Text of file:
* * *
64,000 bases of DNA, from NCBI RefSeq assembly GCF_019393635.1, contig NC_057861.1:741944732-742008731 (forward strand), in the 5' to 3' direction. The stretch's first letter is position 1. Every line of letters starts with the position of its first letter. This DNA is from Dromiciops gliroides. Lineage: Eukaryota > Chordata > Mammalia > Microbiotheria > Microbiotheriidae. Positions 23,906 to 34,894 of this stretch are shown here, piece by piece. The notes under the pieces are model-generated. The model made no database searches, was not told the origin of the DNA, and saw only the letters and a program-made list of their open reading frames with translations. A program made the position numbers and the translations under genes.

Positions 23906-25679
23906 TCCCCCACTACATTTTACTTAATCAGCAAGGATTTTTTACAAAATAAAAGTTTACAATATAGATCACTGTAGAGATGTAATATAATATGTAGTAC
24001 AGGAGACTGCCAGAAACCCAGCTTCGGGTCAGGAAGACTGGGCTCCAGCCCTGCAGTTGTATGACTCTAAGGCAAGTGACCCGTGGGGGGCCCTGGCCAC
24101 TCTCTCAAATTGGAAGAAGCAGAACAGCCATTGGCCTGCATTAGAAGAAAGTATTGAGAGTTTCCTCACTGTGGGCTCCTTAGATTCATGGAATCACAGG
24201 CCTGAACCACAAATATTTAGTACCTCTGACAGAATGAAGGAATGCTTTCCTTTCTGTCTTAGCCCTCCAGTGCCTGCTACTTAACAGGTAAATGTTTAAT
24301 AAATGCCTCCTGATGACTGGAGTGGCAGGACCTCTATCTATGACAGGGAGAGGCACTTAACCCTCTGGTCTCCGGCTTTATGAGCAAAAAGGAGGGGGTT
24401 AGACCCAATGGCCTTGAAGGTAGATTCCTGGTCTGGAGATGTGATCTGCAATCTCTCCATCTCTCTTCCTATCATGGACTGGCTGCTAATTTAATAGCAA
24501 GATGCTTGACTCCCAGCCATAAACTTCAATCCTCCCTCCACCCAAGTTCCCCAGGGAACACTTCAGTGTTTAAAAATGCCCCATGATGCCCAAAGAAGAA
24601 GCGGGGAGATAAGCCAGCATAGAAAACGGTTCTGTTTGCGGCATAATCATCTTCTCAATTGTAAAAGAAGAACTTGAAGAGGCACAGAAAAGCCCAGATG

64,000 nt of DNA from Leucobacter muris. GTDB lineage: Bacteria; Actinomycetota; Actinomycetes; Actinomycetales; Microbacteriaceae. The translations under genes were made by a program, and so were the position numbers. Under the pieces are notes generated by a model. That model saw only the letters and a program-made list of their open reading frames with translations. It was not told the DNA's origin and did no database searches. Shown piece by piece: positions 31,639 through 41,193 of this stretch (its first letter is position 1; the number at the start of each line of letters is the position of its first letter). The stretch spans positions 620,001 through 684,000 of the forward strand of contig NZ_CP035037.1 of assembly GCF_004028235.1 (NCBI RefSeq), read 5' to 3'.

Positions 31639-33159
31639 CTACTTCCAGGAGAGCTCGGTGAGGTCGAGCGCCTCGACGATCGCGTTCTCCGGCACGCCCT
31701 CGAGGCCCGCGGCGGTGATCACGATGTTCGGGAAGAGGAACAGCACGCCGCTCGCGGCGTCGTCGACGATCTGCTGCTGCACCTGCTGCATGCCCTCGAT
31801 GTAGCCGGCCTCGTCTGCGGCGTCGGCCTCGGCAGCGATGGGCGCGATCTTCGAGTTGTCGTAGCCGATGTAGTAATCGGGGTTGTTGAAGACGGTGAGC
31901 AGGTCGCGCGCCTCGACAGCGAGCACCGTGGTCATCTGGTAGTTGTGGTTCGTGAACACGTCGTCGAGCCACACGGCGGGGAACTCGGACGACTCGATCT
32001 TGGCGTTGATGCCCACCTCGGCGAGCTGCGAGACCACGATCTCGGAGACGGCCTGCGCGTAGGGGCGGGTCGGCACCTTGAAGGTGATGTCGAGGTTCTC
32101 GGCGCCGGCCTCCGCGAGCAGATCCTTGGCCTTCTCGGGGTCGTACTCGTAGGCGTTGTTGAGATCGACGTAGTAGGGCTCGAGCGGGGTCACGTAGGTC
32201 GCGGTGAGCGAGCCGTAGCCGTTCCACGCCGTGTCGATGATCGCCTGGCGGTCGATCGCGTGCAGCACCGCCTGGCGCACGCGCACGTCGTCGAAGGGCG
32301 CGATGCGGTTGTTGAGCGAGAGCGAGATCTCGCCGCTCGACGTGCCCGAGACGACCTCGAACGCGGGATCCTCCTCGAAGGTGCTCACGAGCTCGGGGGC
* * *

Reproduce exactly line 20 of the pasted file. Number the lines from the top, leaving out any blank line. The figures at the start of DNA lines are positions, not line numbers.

32301 CGATGCGGTTGTTGAGCGAGAGCGAGATCTCGCCGCTCGACGTGCCCGAGACGACCTCGAACGCGGGATCCTCCTCGAAGGTGCTCACGAGCTCGGGGGC